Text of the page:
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Thai Egg Rolls Recipe (Crispy Spring Rolls)

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This Thai egg rolls recipe, or por pia tod, makes quick and easy crispy spring rolls that are perfect as party appetizers. They even taste better than the ones you get at your Thai restaurant, and the homemade dipping sauce really completes them. They’re also perfect to make ahead of time and are always a crowd pleaser!

Thai egg rolls with dipping sauce in a bamboo serving basket.

One of the best things about Thai food is all the different flavors, shapes, and sizes. You can serve loads of my Thai appetizers at your next party, like Thai vegetable spring rolls, Thai fried wonton, and Thai shrimp rolls with peanut sauce.

They all taste great with my favorite Thai dipping sauce for egg rolls — Thai sweet chili sauce, also called nam chim kai.

What are Thai egg rolls

Thai egg rolls are a crispy, deep-fried appetizer wrapped in spring roll wrappers with a filling of vegetables, glass noodles, and sometimes meat. A staple at Thai street food markets, they are often served with a sweet and spicy dipping sauce.


Thai egg rolls and fried Thai spring rolls are called poh pia tod or por pia tod in Thai.

Thai crispy spring rolls recipe

These Thai pork egg rolls are simply amazing! Super crunchy on the outside with a savory, meaty filling that includes crisp vegetables and, if you like, glass noodles too. They’re wonderfully versatile and always delicious.

In Thailand, you’ll typically find them at food markets, right next to other Thai snacks like hat yai fried chicken and Thai fried bananas. With this authentic Thai egg roll recipe, you can easily make them at home.

This recipe comes with easy instructions and step-by-step images for rolling and making Thai crispy rolls. Once you try making these at home, you’ll never want takeout again. The best part is that they’re perfect for making ahead of time. Just roll them up and freeze them for later – meal prep has never been easier!

And don’t worry – making these at home is way easier than you think. Just prep your filling, wrap them up tightly, and fry them to crispy golden perfection. The best part about homemade? You decide what goes in them. Ground chicken, shrimp, pork? Anything goes!

Thai egg rolls with dipping sauce served, ready to be eaten.
Thai egg rolls with dipping sauce.

Pair them with one of my many Thai egg roll dipping sauce options, like Thai spicy peanut sauce. Whether you like a spicy, sweet and sour, or a salty sauce you’ll find something to love in my collection of Thai dipping sauces!

Spring roll wrappers vs egg roll wrappers

Spring roll wrappers are typically made from rice flour and water, making them thin and translucent. They’re gluten-free and versatile, used for making both Vietnamese and Thai spring rolls.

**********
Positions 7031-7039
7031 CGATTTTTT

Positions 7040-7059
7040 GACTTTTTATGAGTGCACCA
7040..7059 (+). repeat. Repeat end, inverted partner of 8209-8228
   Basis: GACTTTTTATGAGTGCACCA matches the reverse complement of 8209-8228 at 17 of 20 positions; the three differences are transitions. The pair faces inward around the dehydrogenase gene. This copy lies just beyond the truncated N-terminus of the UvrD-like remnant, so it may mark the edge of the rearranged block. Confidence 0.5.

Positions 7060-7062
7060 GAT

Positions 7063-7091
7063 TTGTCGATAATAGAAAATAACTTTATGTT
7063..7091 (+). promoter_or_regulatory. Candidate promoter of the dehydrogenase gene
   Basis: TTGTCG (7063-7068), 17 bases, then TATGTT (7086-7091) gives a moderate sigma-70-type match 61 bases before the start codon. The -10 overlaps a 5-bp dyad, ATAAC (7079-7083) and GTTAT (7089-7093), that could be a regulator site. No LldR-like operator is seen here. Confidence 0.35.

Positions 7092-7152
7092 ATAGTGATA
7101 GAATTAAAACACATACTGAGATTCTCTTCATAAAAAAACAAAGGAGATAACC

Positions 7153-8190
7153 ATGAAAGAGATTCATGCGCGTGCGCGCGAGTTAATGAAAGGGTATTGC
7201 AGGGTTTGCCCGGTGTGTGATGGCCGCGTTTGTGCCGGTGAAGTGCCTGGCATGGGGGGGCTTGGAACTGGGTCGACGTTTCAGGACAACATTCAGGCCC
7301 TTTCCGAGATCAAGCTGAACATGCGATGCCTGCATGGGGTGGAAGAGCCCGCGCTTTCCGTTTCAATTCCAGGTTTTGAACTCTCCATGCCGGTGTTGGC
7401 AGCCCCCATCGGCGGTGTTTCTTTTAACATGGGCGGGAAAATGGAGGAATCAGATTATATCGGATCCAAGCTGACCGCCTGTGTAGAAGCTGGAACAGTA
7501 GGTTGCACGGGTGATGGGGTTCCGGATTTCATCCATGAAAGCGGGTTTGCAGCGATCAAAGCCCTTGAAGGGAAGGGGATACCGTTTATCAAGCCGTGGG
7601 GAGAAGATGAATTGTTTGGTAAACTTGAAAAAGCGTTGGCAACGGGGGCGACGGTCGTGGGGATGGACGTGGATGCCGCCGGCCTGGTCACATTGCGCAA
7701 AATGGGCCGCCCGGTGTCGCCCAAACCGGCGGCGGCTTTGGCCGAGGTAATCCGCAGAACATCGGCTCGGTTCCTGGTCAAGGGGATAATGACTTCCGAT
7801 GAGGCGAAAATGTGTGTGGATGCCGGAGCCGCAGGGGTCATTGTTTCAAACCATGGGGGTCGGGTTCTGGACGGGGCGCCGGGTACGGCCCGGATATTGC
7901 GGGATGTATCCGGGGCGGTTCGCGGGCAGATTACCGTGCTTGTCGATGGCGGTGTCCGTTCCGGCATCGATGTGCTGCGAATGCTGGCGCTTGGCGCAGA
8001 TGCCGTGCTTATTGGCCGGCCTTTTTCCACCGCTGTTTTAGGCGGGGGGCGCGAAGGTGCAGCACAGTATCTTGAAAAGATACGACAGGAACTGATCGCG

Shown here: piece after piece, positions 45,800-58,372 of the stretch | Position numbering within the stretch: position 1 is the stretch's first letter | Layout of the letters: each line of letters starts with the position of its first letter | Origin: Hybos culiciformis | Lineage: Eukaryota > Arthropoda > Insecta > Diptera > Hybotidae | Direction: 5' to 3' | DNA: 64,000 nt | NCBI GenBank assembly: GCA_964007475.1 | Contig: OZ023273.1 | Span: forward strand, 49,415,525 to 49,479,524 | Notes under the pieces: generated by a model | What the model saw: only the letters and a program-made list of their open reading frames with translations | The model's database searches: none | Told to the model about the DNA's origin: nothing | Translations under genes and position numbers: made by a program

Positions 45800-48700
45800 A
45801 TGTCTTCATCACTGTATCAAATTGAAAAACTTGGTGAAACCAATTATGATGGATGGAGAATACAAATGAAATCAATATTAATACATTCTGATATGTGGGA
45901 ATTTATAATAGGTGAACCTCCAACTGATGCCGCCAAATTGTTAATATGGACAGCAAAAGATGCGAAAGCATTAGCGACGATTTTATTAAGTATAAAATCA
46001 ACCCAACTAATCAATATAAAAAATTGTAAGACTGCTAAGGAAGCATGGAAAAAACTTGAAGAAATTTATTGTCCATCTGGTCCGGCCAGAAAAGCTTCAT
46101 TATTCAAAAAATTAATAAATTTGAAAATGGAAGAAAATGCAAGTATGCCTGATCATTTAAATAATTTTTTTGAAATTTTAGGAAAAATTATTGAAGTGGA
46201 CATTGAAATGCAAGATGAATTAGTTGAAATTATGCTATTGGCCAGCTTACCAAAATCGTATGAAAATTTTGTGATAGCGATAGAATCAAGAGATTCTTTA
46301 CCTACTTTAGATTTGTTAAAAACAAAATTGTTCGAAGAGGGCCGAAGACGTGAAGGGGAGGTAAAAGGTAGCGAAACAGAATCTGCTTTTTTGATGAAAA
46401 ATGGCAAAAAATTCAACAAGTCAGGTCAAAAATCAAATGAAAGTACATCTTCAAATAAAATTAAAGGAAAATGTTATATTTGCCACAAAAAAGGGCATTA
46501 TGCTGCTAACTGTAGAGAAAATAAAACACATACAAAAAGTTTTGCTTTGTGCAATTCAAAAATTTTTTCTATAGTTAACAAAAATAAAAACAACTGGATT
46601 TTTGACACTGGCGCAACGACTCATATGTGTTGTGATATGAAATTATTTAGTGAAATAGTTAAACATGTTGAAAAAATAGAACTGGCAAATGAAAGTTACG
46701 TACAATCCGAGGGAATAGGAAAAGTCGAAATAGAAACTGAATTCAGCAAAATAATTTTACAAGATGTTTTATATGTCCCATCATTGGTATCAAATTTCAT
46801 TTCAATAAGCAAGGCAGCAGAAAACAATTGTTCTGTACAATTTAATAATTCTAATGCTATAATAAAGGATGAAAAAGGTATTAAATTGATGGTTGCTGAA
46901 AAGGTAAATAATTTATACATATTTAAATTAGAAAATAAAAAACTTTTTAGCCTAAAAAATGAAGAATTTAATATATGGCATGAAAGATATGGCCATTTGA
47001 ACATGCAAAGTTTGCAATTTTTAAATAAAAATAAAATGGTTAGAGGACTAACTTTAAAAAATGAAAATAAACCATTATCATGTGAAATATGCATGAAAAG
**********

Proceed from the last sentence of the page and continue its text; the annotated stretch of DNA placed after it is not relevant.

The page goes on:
Egg roll wrappers are made from wheat flour and often contain eggs. They’re thicker and not gluten-free due to the wheat content. Egg rolls wrappers are used in Chinese-American cuisine for making egg rolls and Vietnamese egg rolls (cha gio).

Uncooked Thai spring rolls wrapped in spring roll wrappers.

In Thailand, we typically use spring roll wrappers for any kind of fried rolls. For this egg rolls recipe, you can use either spring roll or egg roll wrappers. Don’t confuse them for rice paper wrappers, these are the ones used to make Vietnamese spring rolls, also known as fresh spring rolls.

Ingredients

Ingredients can be sourced at Asian grocery stores and Asian markets.
The exact measurements are in the recipe card at the end of this post.


Ingredients for Thai egg rolls labeled: spring roll wrappers, glass noodles, water, tapioca starch, vegetables, ground pork, light soy, oyster sauce, sugar, garlic, coriander root, and black peppercorns.
  • Ground pork – Seasoned ground pork adds a juicy, meaty, and savory depth that pairs perfectly with the crisp vegetables. Its rich flavor is present in every bite, making these egg rolls perfect for meat lovers.
  • Glass noodles – The clear noodles in egg rolls are called glass noodles, also known as cellophane noodles and bean thread noodles. They’re made from mung bean starch and readily available at Asian supermarkets. These have to be soaked in water before they’re ready to use.
  • Spring rolls wrappers – Spring roll wrappers are also used in my recipe for shrimp in a blanket, which are perfect for seafood lovers.
  • White cabbage, carrots, dried shiitake mushrooms – These are my top choices for vegetable filling.
  • Black peppercorns, coriander root, garlic – Black peppercorns are pounded into a spice mix with coriander root and garlic. It’s a typical Thai spice mix, often used as the base of a marinade.
  • Light soy sauce – Light soy is a staple seasoning in Thai cuisine, bringing a salty note to the filling.
  • Oyster sauce – Oyster sauce is often used in Thai cooking for stir-fries and marinades. It’s a thick sauce with a savory flavor and a hint of sweet.